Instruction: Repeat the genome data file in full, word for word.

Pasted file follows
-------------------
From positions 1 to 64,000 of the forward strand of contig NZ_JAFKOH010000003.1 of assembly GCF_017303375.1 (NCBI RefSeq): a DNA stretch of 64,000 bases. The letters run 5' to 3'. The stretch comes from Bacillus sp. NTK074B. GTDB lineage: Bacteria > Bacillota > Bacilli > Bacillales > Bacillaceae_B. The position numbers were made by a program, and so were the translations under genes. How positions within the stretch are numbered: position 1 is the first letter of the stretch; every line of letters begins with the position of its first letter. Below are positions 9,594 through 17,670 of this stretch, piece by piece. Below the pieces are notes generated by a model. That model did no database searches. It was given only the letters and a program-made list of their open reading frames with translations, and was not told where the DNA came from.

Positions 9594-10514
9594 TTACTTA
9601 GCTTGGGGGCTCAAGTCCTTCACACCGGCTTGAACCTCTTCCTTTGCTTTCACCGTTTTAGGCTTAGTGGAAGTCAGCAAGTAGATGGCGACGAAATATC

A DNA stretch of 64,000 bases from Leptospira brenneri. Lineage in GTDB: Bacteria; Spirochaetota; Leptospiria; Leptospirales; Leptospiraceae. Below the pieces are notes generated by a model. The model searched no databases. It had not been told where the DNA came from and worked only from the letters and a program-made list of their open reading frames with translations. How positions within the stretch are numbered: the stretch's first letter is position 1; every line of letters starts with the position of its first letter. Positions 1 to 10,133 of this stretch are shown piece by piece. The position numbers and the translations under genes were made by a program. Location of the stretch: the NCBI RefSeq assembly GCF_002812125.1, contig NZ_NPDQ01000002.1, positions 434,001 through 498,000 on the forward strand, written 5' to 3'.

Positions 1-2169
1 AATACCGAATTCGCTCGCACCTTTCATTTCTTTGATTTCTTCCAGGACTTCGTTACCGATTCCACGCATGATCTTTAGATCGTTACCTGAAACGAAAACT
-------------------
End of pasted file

From positions 1 to 64,000 of the forward strand of contig NZ_JAFKOH010000003.1 of assembly GCF_017303375.1 (NCBI RefSeq): a DNA stretch of 64,000 bases. The letters run 5' to 3'. The stretch comes from Bacillus sp. NTK074B. GTDB lineage: Bacteria > Bacillota > Bacilli > Bacillales > Bacillaceae_B. The position numbers were made by a program, and so were the translations under genes. How positions within the stretch are numbered: position 1 is the first letter of the stretch; every line of letters begins with the position of its first letter. Below are positions 9,594 through 17,670 of this stretch, piece by piece. Below the pieces are notes generated by a model. That model did no database searches. It was given only the letters and a program-made list of their open reading frames with translations, and was not told where the DNA came from.

Positions 9594-10514
9594 TTACTTA
9601 GCTTGGGGGCTCAAGTCCTTCACACCGGCTTGAACCTCTTCCTTTGCTTTCACCGTTTTAGGCTTAGTGGAAGTCAGCAAGTAGATGGCGACGAAATATC

A DNA stretch of 64,000 bases from Leptospira brenneri. Lineage in GTDB: Bacteria; Spirochaetota; Leptospiria; Leptospirales; Leptospiraceae. Below the pieces are notes generated by a model. The model searched no databases. It had not been told where the DNA came from and worked only from the letters and a program-made list of their open reading frames with translations. How positions within the stretch are numbered: the stretch's first letter is position 1; every line of letters starts with the position of its first letter. Positions 1 to 10,133 of this stretch are shown piece by piece. The position numbers and the translations under genes were made by a program. Location of the stretch: the NCBI RefSeq assembly GCF_002812125.1, contig NZ_NPDQ01000002.1, positions 434,001 through 498,000 on the forward strand, written 5' to 3'.

Positions 1-2169
1 AATACCGAATTCGCTCGCACCTTTCATTTCTTTGATTTCTTCCAGGACTTCGTTACCGATTCCACGCATGATCTTTAGATCGTTACCTGAAACGAAAACT